I am walking along a beach on a cloudy day (it is March), and, at ankle height, grains of sand are racing past me at a rate of ten thousand per second. They sculpt themselves into ribbons and waves, trailing out, billowing, resting, and rushing on again, in a never-ceasing race to escape the sedentary secessionism of those they trample underfoot.
I feel like a giant, towering eighty metres above a desert sandstorm, as it engulfs sheikhs and Bedouins, caravans and tents, oases and all the other stereotypes of a life I do not know. My ankles barely feel the weight of the sand’s incessant hurling, and I’m happy to have my hair whipped around and to admire the pretty spirals.
I am walking along the spine of the Salisbury Crags, where the hunched shoulders of basalt slope down the gentle gradient of long grasses to a loch. The city is left behind, and I find myself in a different September – somewhere back in the 18th century (or 17th, or 16th). The soils are thin, the sky is pale blue, and I’m happy to be here, pinned to the ground by the bluster.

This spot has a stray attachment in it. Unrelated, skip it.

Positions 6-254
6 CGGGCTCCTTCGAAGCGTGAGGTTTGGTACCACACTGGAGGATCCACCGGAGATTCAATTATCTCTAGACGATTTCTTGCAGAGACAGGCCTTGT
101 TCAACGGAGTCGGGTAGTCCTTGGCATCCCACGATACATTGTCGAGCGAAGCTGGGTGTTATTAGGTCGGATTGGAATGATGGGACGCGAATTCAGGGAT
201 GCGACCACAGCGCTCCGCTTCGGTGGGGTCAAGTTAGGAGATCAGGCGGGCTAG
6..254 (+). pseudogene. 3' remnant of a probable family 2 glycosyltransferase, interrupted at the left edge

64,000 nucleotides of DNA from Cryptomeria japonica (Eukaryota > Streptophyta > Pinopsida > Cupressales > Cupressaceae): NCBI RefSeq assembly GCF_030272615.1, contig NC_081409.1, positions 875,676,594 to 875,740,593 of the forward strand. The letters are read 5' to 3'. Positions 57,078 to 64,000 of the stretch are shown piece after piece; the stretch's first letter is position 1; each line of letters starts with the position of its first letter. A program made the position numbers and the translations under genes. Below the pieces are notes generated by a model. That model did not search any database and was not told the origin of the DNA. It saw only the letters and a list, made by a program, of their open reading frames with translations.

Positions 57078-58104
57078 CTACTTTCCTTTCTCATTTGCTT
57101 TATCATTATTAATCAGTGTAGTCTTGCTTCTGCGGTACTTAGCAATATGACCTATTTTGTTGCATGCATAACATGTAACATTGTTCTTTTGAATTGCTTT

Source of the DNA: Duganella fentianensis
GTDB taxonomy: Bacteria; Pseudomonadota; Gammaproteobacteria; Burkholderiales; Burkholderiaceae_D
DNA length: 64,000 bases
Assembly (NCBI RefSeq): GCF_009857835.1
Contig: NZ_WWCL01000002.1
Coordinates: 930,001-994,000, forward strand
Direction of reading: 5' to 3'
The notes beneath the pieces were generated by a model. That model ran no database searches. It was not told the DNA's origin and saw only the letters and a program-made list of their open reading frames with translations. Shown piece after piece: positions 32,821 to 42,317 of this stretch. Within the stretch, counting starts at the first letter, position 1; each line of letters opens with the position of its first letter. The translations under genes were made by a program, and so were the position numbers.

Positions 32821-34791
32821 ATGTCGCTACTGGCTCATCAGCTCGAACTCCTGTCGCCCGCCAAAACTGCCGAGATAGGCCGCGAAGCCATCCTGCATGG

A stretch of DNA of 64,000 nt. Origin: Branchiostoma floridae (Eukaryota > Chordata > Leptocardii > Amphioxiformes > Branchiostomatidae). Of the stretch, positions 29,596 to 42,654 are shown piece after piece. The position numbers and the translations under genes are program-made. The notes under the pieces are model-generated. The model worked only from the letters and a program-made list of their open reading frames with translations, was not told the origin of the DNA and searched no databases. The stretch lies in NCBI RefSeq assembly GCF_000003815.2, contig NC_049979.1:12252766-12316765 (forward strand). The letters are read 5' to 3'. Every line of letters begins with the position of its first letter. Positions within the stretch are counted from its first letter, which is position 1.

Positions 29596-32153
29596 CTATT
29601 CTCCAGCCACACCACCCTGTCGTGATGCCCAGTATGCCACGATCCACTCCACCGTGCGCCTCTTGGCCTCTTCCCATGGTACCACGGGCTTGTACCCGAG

The great wide tidal wave of the slope spreads out before and behind me, furrowed by multiple streams of air parting the grasses as so many manes of horses, galloping up to the brink and over: down, down, to be torn apart on the rocks below.
I am walking through a wood of maples and sycamores. These trees haven’t been here too long – only thirty, forty years, maybe. And in that time they’ve already seen their fair share of leaves. An old stone wall to my left has created something of a natural funnel, and the leaves (it is November) are breathing and sighing; up, down, and across the footpath, rising dangerously close to my pink face as they reach back toward their former homes among the lower branches. And then, with another sigh, they settle for the floor once more.
The leaves are dying. Their life-blood is draining. The green is gone, but in these convulsive death-throws, the withering skeletons of cellulose, chlorophyll and starch suddenly discover a second beauty, albeit a fleeting one.
The year is dying, decomposing, but in these last few days, the fertile soil of future springs will be prepared, as this year’s growth is laid to rest, like so many unfulfilled dreams.